The two youngest teams in the NFL faced off against one another on Sunday afternoon. Officially, the Dallas Cowboys are the youngest team. The Colts are one Adam Vinatieri away from taking away that honor. We like Adam, so we’ll keep him around and let the Cowboys take something with them on their way back to Dallas.
One thing they didn’t take with them was points. The Colts were able to shut out a Cowboys team that entered the game on a five game winning streak. They used a ton of youth to get the job done, on both sides of the ball. Despite the outcome in this one, look for both of these franchises to find quite a bit of success moving forward. They are well advanced beyond their respective experience levels.
Let’s take a look at Indy’s freshman and sophomore contributors and how they impacted a huge home win, keeping the Colts in the hunt for a wild card playoff spot.
In what might be the most impressive single game performance for the offensive line, rookies Quenton Nelson and Braden Smith took every offensive snap. They joined Anthony Castonzo, Ryan Kelly, and Joe Haeg to generate 178 rushing yards, 2 rushing touchdowns and gave up no sacks. The Cowboys were one of the stingiest run defenses in the NFL and hadn’t allowed a 100-yard rusher. You wouldn’t have known it on Sunday.
Rookie running backs Nyheim Hines and Jordan Wilkins both had a role to play in the victory. Hines continues to play a prominent role due to his hybrid skill set. He was on the field for 40% of the offensive plays and generated 19 rushing yards on 6 carries and 45 receiving yards on 4 receptions. Wilkins played a small relief role early in the game but looked good on his one catch, generating 6 yards.
Second-year back Marlon Mack continues to serve as the bell cow for the Colts when he is healthy. He tore up the Cowboys by taking the field on 61% of the offensive snaps, carrying the ball 27 times for 139 yards, including 2 touchdowns, and he added a reception for 10 yards. This was a career high rushing game for Mack and was an example of his ability to run both inside and out to gain extra yards.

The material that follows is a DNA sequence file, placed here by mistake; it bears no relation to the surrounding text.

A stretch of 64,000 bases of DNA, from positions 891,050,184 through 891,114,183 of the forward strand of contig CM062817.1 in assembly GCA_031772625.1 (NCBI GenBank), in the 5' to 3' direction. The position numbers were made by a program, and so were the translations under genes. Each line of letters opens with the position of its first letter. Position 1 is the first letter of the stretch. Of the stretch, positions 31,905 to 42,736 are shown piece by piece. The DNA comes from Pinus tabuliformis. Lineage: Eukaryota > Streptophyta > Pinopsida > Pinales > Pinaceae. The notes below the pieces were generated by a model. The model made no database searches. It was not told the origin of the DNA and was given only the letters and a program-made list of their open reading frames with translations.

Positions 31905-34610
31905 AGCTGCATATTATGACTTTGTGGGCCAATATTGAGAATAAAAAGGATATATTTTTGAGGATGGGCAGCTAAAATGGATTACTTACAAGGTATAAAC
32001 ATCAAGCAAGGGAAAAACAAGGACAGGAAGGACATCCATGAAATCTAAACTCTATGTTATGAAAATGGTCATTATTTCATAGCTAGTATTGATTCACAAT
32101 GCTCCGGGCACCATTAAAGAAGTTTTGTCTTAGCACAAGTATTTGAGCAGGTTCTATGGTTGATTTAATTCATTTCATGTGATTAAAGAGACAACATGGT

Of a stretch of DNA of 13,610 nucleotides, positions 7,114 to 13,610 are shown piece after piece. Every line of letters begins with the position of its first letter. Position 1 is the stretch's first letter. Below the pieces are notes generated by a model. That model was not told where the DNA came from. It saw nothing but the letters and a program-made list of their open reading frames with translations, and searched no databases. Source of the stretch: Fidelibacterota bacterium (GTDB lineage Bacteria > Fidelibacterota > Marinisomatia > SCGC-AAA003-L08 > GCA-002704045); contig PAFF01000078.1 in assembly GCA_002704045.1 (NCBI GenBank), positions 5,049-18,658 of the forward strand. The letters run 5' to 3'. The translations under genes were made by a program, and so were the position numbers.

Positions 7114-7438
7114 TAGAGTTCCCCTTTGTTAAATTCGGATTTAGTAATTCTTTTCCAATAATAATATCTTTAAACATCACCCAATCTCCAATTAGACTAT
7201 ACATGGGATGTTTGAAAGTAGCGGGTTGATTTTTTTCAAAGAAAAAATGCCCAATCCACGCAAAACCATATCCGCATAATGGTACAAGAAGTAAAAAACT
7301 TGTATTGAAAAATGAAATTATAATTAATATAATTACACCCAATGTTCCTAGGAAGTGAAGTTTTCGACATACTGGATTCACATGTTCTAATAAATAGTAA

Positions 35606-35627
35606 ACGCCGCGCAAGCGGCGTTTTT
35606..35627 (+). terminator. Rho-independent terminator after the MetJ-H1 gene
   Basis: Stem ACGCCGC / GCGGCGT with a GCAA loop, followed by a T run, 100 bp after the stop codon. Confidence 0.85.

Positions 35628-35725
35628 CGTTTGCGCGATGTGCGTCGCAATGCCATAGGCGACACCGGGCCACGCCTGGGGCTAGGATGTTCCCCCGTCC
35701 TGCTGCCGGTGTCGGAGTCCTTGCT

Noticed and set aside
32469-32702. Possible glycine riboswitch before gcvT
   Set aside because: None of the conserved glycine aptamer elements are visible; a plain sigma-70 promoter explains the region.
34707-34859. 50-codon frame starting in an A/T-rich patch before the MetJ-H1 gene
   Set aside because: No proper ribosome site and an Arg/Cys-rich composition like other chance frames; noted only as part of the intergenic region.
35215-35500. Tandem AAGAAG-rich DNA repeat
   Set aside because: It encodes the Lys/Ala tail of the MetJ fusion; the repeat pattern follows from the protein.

Sophomore pass catchers Zach Pascal and Mo Alie-Cox also made offensive contributions. Pascal led the team in snaps at receiver, seeing the field on 68% of the opportunities. He caught one pass for 12 yards. Alie-Cox was utilized heavily, taking the field for 56% of the snaps and while he didn’t catch a single pass, he played an important role in blocking for Indy’s dominant running game.
There is no way to avoid that rookie linebacker Darius Leonard is going to play an important role in the success or failure of the defense. In this shutout performance, Leonard saw the field for every defensive snap, gathered 11 tackles, including one for a loss, and knocked down two passes.
On the season, Leonard has 146 tackles (22 more than the next player in 1 less game), 7 sacks, 12 tackles for a loss, 8 quarterback hits, 1 interception, 6 passes defensed, 4 forced fumbles, 2 fumble recoveries and a partridge in a pear tree.
This is Defensive Player of the Year caliber production and should make him the clear front runner for Rookie Defensive Player of the Year. Don’t get your hopes up. The moronic Pro Bowl process didn’t include him on the AFC team. He is an “alternate.” The NFL is stupid.
Undrafted rookie safety George Odum has continued to work his way into the defensive rotation. On Sunday, he participated on 57% of the defensive snaps, gathered 5 tackles and collected the first interception of his career. The interception secured the shutout.
Rookie defensive lineman Tyquan Lewis has been a key contributor since getting activated off of the injured reserve. He has stolen all of fellow rookie Kemoko Turay’s reps and more. He saw the field for 71% of the defensive plays and tallied 4 tackles and the first 2 sacks of his career. If Lewis started the season healthy and had already produced at his current level, he would have be garnering more attention around the league.
In 6 games, Lewis has 11 tackles, 3 tackles for a loss, 7 quarterback hits and a pass defensed. By comparison, Turay has 15 tackles, 4 sacks, 1 tackle for a loss, 12 quarterback hits, and a forced fumble in 13 games. Both of the young defenders should be able to play a role in Indy’s future but Lewis has certainly come out of the gates producing.